Some people opt to age gracefully, but Chelsea Wolfe has chosen to get louder, harder, and gloomier. She’s still a young 33 years old, and with each passing year and album her sound gets fuller and darker. Her seventh record is, at she told Billboard last week, her most personal, which explains why Hiss Spun is also her heaviest and most menacing effort. It is not for the faint of heart, but for those who make it though the 12-song, 48-minute masterpiece will be rewarded with one of the most hypnotic and rewarding experiences of the year.
The walls come crashing in immediately on the doom-metal banger “Spun”. As the reverb filters through the wailing guitar and thunderous bass, Wolfe’s ethereal vocals pierces through the impenetrable wall of noise. The song, though, is the trip inside the mind of a person searching endlessly for answers. Searching for herself.
“My problem is their downthrow and upheaval,
And my inquiry is as to their working.
And my effort is their self-expression,
But I was only rock, dust, water, and ice
And animal instincts all along.
The psychological journey continues on the captivating and hypnotic “16 Psyche”. On this number, Wolfe goes nuclear, as the instruments rage intensely around her shallow but gripping vocals. Her voice belongs to one fighting the enticement of settling and who feels liberated by not being chained down.
“I feel it crawl up my legs.
Let me wrap you up in these thighs.
It gets me out of my head again.”
In her uniquely dark approach, Wolfe achieves a sense of sensuality on the brooding “Vex”. Her tantalizing vocals draws listeners into a moonlit trance for the first half of the song. The tranquil spell, however, is then interrupted by Aaron Turner’s bellowing howls. Together it creates an intense dynamic where the listener feels like prey hunted by these nocturnal wildlings.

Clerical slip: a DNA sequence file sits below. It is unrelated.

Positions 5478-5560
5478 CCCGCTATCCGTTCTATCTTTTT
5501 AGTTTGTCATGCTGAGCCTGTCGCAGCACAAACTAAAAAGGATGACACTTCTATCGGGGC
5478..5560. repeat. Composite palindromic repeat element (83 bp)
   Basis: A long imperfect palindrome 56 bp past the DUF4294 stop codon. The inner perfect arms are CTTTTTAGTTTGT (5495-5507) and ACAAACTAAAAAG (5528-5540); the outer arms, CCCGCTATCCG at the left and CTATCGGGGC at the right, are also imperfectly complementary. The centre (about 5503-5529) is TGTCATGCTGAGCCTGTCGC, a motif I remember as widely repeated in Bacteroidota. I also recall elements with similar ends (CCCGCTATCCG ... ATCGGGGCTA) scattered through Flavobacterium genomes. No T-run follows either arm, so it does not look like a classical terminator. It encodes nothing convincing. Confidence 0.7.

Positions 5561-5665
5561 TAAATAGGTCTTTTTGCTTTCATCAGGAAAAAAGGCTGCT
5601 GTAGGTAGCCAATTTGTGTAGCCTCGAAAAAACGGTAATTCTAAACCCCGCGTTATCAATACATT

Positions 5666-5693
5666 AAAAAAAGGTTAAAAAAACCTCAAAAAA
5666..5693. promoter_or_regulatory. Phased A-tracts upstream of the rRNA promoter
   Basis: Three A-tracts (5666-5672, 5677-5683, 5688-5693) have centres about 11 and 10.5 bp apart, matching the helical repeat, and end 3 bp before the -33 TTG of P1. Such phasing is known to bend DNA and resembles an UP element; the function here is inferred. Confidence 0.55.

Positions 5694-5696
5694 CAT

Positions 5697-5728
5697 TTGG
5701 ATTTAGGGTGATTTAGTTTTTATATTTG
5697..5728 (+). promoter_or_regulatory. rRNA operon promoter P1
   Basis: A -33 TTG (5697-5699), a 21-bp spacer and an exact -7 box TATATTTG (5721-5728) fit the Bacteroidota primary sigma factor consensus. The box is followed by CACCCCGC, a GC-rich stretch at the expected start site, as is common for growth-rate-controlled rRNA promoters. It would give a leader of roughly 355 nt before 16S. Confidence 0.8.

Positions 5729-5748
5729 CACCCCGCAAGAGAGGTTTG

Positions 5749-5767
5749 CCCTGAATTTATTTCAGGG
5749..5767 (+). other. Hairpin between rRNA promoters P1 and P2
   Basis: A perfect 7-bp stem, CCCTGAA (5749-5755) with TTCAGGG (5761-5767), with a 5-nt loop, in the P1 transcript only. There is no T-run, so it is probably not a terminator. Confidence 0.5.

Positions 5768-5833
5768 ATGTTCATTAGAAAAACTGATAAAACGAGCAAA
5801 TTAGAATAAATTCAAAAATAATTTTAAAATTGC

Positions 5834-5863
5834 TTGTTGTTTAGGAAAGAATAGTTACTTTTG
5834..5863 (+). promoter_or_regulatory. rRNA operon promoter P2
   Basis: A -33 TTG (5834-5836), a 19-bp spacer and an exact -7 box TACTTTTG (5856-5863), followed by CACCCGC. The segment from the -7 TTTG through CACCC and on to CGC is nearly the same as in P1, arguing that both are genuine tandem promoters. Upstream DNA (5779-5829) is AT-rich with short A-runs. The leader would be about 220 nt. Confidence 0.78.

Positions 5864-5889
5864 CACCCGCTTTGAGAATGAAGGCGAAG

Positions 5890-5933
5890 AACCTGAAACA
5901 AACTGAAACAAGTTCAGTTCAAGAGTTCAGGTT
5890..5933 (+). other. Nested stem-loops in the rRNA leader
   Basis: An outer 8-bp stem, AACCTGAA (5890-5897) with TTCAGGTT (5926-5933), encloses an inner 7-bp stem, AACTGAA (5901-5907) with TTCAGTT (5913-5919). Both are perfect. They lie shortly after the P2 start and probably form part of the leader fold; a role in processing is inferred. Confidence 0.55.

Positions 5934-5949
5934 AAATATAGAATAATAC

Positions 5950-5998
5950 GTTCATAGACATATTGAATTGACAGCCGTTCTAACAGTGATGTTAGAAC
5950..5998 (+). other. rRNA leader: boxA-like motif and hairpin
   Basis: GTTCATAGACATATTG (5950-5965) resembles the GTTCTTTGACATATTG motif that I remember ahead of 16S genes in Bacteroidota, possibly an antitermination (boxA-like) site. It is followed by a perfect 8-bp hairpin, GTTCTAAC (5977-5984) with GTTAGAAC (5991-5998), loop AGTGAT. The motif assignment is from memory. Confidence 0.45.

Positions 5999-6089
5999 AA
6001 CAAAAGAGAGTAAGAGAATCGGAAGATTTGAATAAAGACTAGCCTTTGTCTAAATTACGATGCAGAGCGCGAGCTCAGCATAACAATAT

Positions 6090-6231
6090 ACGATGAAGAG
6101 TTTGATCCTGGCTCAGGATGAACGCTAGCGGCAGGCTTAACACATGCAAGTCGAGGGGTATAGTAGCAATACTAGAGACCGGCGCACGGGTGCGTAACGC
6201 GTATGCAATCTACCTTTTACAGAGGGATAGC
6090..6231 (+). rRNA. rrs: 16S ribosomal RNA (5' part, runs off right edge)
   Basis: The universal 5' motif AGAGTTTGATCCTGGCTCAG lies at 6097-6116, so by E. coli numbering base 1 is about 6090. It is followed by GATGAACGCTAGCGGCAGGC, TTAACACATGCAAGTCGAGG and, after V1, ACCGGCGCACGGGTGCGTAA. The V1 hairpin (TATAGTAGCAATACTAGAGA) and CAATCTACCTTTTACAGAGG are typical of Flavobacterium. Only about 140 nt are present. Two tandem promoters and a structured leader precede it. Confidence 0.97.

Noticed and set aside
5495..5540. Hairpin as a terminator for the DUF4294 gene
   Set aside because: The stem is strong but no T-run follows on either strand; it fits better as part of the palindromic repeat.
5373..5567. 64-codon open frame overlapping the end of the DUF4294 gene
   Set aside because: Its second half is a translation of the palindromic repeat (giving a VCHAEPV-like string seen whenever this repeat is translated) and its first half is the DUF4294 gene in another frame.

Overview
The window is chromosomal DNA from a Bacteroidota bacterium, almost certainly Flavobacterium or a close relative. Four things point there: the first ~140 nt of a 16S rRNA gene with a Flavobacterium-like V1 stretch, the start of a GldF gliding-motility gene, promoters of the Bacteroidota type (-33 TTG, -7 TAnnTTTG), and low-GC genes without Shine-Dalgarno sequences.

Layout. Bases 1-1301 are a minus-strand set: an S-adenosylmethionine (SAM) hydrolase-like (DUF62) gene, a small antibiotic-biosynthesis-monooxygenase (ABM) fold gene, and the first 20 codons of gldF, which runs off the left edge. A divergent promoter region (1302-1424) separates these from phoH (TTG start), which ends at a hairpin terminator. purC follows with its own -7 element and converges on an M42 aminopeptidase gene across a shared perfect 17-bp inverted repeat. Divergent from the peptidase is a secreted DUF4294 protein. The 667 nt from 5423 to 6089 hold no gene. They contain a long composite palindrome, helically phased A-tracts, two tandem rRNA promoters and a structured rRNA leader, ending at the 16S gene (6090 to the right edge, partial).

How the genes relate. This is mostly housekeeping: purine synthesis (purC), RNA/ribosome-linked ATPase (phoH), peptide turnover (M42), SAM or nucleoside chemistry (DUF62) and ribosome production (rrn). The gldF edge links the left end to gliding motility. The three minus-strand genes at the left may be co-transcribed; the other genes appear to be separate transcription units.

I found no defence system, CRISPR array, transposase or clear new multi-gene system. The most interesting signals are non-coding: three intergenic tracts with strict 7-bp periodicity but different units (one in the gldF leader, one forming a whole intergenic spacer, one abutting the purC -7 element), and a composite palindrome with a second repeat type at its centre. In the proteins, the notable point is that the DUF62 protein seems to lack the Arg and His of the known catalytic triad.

“The Culling” offers a moment of reprieve. A mellower and more melodic approach is at first adopted with the electric guitar humming in the background and the rhythms pacing slowly but steadily. It then builds into a slow burner, as Wolfe slightly opens the curtain to her private life. She specifically speaks about her family, and the wounds they inflicted upon her.
“I’ll never tell the secrets of my family.
Bled out, a cult of anonymity.
The kettle is wheeling, my love,
Riding on the back of a hell they caused.
If “The Culling” is the pain, “Particle Flux” is Wolfe’s long escape. Her story, though, does not solely belong to her, but she shares it with anyone who has been wounded. As the doom electronica pulsates like thunder, Wolfe sings emotionally, “Made it through oblivion, then they close the door. On a lonely road again, we’ve been on before.” The foreboding but deeply mesmerizing “Scrape“ also unveils a bit more of her family’s past. As her voice ranges from aggressive to stunning to piercingly urgent, the song, as Wolfe told Revolver, centers around her great-grandfather, who was a pedophile, and how he “fucked up every woman in my family.” It is a startling admission by the fiercely private Wolfe, and the tale adds to the song’s intensity.
The gentle ballad, “Twin Fawn”, provides a moment of literary escape, as Wolfe offers a beautiful fairy tale of unchartered love. The languid “Two Spirit” similarly travels down the path of cinematic literature, as Wolfe unveils a Western tune but spun through a doom-metal framework. As the acoustic guitar strums in the foreground, Wolfe mournfully sings about atonement, revenge, and love. On “Static Hum”, however, a more harrowing and frighteningly real tale is told. This time, Wolfe shares the story of one being sacrificed in the name of war. The song also represents one of the few occasions where Wolfe looks far and beyond and comments on the state of the world.
Then there is the eerily but gorgeously seductive “Offering”. Hovering strings and martial percussion create a spellbinding, cinematic soundscape, drawing us slowly into the Wolfe’s lair. Here, she peels away the masks and reveals her nakedness to us. Her lush and vulnerable voice represents one making a sacrifice – or being it. But for what and to whom? Her lyrics are mysterious, as she speaks to a lover, to Earth, and to the gods.
The biggest sacrifice, however, is the one Wolfe has made, as she has opened herself up to the world to see and hear. The glimpses insider her mind and her family are startling. In addition, her brutal honesty presents lessons for us all, which is something one would not necessarily associate with a dark and cathartic album such as Hiss Spun. But this is Chelsea Wolfe, who for more than a decade has shocked the world with her harrowing broodiness and beautiful bleakness. This time, though, she lets in a bit of light and, thus, a glimmer of hope.
Hiss Spun is out now via Sargent House, and it can be ordered here and from Bandcamp. The album was recorded with long-time collaborator and bassist Ben Chisholm, drummer Jess Gowrie, and Queens of the Stone Age guitarist Troy Van Leeuwen.
Wolfe’s North American tour is underway, and dates and information are available here.
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